Good morning Chairman Blum, Ranking Member Schneider, and distinguished Members of the Small Business Committee. I am Mark Kester, the Chief Scientific Officer of AgroSpheres, a biotechnology company located in Charlottesville, Virginia. I would like to also acknowledge six members of the AgroSpheres team who are here with me today. We thank you for calling attention to Agriculture Technology entrepreneurship and for inviting us here to tell the story of AgroSpheres. We would like to share what we have learned during the process of taking our company from a student project in my lab at The University of Virginia to a real-world company that just closed a seed round of funding.
AgroSpheres is a true success story. In a very short time, we have taken a concept and turned it into a reality. When UVa students, Ameer Shakeel and Payam Pourtaheri conceptualized the technology, they realized that they had come across something special. They had a “solution” but needed to find a problem. Ameer and Payam initially wanted to target the pharmaceutical space with their “solution”. I advised them that the runway was too long to develop a pharmaceutical application and that there was “lower hanging fruit”. They took this advice and adapted the technology to make a pesticide-degrading spray to address the problem of residual pesticide contamination.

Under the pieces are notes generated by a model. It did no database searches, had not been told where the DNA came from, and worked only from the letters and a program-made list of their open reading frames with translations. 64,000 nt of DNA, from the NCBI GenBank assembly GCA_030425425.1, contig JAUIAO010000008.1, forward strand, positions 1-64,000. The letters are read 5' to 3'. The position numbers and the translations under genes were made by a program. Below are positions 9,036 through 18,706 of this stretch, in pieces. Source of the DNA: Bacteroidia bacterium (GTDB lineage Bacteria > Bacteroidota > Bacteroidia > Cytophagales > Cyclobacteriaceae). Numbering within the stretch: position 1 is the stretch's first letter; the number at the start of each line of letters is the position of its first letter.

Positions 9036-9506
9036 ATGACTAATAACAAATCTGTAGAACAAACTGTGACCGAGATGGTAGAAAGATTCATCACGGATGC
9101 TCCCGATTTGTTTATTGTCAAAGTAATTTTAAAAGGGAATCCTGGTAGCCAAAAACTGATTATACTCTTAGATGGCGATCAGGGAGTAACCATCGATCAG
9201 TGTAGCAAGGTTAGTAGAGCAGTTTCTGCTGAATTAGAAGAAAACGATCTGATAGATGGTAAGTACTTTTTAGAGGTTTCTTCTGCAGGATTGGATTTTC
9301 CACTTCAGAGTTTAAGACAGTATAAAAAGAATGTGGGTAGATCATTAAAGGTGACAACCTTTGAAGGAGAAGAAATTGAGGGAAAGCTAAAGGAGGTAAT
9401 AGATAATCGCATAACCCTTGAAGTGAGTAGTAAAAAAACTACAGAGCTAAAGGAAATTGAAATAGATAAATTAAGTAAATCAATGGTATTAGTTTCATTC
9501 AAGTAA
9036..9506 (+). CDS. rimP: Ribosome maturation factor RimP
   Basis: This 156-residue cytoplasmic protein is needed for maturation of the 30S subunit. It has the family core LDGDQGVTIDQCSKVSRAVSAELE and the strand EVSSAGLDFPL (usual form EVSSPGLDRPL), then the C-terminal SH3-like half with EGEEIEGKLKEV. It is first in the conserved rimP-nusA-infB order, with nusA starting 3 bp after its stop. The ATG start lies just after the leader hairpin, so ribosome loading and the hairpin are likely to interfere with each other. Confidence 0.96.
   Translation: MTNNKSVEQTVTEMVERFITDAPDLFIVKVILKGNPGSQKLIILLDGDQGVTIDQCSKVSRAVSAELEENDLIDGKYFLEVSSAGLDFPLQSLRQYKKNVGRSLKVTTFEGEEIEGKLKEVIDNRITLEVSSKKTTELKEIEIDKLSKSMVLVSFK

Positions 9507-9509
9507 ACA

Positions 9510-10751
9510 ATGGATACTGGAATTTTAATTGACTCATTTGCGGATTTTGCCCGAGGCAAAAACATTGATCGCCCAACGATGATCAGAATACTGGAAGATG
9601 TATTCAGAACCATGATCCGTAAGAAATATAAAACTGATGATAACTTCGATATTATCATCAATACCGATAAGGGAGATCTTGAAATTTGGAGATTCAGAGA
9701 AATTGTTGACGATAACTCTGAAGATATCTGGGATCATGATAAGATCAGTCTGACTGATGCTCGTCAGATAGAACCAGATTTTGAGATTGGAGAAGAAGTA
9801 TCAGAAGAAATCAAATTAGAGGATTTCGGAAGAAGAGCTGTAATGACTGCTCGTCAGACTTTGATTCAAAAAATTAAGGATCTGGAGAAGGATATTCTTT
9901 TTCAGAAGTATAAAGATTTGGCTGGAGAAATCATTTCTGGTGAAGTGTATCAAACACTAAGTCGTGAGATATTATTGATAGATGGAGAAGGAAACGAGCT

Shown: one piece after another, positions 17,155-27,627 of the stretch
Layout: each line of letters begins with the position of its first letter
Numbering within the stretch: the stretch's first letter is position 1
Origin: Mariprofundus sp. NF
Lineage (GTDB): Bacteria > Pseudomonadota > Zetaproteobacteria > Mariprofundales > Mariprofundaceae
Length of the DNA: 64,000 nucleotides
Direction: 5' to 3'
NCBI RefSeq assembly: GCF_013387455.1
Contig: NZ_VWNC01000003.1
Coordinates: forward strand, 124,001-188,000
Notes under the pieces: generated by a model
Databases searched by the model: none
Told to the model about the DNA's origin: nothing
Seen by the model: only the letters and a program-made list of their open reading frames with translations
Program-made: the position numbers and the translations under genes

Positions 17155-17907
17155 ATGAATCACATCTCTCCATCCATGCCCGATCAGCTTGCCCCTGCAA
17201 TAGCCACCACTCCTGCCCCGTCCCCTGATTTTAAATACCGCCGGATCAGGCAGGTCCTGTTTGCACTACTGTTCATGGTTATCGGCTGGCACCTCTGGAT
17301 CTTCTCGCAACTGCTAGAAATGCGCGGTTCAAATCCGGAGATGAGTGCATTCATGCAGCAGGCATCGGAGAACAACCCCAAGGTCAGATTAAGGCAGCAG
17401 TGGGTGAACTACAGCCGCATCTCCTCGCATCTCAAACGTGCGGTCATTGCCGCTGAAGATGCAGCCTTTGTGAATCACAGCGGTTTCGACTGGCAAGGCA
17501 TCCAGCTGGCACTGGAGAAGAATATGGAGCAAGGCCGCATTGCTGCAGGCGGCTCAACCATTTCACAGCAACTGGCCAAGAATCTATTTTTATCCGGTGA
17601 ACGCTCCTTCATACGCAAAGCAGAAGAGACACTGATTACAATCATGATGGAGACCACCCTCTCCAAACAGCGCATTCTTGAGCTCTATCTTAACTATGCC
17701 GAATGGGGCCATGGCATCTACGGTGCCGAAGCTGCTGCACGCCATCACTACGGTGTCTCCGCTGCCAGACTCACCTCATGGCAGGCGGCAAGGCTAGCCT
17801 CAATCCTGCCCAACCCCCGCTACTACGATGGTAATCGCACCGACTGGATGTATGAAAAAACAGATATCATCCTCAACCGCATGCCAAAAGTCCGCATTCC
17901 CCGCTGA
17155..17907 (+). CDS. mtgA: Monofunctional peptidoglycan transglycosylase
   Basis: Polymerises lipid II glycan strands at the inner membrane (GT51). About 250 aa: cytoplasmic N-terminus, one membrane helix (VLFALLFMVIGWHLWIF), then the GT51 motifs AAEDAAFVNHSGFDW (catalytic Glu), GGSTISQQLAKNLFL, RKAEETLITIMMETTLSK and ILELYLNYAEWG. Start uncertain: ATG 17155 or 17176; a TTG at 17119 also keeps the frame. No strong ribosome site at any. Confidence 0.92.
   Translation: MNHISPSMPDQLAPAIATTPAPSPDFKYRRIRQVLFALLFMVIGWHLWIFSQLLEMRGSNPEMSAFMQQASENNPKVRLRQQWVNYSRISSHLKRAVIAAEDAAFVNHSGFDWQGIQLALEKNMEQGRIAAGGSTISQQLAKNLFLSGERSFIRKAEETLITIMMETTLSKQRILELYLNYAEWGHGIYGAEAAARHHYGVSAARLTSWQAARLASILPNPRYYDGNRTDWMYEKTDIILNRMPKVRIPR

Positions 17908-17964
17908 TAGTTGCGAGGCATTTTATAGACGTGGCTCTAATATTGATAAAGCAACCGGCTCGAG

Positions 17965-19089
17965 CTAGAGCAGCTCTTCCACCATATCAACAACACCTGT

Being from a region in Virginia rich in viticulture, we reached out to our local vineyards to understand how pesticide contamination was affecting our community. After visiting many sites, it was clear that the problem of residual pesticide contamination limited the capability of farmers to harvest premium quality products and posed a health risk to workers during the harvesting process. Farmers saw such great value in our technology that multiple vineyards and one apple orchard even agreed to allow us to run small-scale field trials and generate our first field-trial data for our technology. The willingness for small farms in our community to work with us was key to the early stages of our success.